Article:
Massachusetts: A redistricting reform effort is just getting underway in the Commonwealth that recently became my adopted home - backed by Common Cause, the NAACP, Citizens for Limited Taxation, other advocacy groups, and state senator Richard Moore, who drafted the plan. Moore has tried to push a state constitutional amendment through the legislature, but it died in committee there. So reformers are going to try the referendum route: they must collect 66,000 signatures, and the bill must be approved by two constitutional conventions. The earliest it could go before voters is the fall of 2008.

Moore's plan (text here) would create a seven-member independent commission, with members to be chosen by state and legislative leaders using strict guidelines. The commission "would strive to group communities of like interests together in compact districts that do not dilute any groups' voting strength when redrawing state Senate, state representative, Governor's Council and U.S. congressional districts," according to a MetroWest Daily News article on the subject. No mid-decade redistricting is provided for.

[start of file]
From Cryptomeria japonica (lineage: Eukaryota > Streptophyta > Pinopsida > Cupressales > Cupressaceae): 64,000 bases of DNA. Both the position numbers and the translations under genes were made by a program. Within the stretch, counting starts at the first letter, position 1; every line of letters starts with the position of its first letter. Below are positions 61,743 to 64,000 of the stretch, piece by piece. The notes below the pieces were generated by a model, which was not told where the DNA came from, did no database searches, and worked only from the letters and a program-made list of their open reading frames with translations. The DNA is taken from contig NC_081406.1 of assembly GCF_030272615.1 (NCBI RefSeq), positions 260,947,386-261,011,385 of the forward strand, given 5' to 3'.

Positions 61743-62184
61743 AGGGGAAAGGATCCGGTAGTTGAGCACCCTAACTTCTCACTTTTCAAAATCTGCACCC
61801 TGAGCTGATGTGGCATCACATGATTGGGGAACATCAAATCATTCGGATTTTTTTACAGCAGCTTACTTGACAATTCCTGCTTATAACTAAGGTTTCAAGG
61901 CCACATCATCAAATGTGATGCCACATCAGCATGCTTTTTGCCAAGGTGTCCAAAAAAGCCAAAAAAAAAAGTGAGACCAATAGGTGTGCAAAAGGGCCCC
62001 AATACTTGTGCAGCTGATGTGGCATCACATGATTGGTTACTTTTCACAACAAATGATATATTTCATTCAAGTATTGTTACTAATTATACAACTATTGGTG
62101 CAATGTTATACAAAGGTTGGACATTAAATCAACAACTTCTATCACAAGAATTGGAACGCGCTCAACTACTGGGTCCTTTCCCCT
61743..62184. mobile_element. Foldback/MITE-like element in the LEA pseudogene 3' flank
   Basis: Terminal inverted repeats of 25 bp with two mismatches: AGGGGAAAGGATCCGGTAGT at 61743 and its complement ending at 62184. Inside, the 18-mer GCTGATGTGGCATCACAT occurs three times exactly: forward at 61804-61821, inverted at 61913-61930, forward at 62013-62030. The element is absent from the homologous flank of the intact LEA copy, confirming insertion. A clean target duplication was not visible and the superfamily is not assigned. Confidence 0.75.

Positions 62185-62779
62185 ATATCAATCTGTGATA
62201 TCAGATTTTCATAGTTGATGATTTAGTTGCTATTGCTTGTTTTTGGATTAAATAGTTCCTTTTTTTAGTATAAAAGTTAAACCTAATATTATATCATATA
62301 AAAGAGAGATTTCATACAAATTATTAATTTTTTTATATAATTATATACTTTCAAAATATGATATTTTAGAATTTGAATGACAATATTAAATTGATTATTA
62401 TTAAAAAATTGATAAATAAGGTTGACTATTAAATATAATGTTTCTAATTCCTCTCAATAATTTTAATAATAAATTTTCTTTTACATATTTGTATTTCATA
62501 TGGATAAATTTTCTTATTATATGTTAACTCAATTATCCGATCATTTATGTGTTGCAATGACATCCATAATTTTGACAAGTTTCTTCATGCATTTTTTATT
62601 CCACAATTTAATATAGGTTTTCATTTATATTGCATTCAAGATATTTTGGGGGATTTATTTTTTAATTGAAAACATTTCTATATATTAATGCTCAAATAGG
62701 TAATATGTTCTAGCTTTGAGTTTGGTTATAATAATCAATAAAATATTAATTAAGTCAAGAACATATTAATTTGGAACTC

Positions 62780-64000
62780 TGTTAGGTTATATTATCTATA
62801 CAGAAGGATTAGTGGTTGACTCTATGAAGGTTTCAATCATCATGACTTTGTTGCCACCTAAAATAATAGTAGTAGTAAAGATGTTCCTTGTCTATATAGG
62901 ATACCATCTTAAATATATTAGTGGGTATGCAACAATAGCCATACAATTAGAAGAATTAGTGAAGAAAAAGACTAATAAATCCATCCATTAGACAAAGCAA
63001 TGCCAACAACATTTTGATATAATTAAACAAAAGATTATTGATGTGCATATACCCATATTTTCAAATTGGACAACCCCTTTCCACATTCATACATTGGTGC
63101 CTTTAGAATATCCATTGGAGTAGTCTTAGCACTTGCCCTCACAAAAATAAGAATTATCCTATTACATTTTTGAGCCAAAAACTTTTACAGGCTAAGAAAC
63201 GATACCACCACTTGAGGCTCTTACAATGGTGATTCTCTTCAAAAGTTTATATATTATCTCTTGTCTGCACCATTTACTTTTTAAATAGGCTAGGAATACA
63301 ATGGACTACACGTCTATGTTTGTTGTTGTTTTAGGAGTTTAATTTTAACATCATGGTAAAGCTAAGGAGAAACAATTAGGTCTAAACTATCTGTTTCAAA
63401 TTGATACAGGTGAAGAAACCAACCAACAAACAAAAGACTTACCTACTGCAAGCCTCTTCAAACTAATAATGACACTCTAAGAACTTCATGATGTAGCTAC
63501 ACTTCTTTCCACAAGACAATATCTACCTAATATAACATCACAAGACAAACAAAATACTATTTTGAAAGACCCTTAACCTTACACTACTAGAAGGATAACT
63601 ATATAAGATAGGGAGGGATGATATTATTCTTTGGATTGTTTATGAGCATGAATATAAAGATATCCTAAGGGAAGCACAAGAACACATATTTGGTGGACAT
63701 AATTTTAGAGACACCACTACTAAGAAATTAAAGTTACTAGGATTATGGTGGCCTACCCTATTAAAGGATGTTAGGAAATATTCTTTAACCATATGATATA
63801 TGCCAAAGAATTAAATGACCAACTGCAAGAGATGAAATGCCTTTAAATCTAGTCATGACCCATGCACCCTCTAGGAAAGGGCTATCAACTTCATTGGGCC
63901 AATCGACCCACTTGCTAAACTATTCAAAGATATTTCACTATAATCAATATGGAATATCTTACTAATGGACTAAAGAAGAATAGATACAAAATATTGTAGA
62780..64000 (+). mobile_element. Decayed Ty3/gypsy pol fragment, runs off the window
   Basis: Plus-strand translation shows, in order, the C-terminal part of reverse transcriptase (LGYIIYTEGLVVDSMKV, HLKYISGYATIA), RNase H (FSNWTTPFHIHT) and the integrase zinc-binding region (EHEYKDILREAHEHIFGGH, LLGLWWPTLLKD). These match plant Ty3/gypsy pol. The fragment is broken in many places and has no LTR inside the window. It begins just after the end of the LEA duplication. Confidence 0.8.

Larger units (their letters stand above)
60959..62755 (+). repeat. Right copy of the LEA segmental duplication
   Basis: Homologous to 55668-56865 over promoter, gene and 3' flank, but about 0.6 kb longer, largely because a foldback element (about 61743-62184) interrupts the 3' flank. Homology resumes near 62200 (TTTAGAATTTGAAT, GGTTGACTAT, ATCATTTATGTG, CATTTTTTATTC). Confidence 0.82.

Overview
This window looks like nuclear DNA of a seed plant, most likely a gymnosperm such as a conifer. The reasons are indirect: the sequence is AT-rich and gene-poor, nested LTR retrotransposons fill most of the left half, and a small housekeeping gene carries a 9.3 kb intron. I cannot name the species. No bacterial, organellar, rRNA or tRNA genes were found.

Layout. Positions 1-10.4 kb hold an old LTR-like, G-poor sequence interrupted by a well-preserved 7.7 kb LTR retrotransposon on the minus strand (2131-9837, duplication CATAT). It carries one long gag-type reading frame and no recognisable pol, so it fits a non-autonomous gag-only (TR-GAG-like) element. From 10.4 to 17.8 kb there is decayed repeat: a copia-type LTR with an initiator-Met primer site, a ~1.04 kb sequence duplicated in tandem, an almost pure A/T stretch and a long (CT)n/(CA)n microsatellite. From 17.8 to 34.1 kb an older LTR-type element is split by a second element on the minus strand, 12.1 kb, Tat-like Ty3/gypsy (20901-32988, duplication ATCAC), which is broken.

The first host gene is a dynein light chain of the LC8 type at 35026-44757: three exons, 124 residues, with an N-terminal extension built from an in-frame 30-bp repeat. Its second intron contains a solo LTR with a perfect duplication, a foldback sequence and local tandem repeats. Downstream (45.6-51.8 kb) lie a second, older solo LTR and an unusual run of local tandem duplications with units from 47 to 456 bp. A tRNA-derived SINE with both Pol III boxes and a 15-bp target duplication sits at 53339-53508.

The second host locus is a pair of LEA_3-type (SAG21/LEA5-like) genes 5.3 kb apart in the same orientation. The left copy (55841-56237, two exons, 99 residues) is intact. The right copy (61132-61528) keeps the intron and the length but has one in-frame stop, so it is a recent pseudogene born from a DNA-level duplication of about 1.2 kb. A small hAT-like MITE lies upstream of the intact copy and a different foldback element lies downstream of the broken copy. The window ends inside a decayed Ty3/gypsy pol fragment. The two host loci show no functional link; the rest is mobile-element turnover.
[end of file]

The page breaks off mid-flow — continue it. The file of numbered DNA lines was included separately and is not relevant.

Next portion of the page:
Will the original home of the "Gerrymander" give up the practice? Who knows, but this is a step in the right direction.

Other States: In several other states, 15 or so, legislative measures have been introduced to create independent redistricting commissions. None seems to be on the fast-track to adoption in the near future, however.